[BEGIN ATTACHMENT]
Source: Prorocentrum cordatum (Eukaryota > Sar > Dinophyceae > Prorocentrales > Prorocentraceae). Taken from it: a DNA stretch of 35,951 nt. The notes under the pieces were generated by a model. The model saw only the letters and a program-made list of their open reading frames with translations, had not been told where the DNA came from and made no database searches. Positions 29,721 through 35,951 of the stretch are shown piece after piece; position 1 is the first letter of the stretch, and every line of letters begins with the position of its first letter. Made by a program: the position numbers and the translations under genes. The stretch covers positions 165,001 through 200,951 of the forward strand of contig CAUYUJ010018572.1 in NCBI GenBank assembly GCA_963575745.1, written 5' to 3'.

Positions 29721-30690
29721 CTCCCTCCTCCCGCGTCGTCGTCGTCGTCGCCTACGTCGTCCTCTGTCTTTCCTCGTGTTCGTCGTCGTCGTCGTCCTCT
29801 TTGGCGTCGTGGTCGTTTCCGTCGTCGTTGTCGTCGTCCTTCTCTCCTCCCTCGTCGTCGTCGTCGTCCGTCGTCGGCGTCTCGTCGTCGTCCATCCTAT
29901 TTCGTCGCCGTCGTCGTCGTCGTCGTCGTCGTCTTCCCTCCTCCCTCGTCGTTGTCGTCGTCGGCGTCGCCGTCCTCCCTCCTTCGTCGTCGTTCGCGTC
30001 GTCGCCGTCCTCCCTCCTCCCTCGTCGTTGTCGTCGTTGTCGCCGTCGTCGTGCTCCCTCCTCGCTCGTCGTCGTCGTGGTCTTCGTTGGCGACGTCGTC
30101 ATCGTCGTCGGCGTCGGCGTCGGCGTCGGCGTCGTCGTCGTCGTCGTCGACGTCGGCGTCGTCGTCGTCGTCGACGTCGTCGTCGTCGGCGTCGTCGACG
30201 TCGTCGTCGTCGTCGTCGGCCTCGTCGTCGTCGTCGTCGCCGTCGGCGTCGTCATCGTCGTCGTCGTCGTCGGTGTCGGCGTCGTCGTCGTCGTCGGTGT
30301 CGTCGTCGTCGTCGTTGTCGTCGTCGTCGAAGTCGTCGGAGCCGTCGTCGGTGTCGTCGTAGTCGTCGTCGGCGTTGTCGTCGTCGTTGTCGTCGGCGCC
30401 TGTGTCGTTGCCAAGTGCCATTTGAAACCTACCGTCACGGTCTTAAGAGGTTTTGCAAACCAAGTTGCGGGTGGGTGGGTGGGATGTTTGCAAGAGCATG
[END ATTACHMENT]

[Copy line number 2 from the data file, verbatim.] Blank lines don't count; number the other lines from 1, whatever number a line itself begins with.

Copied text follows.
Positions 29721-30690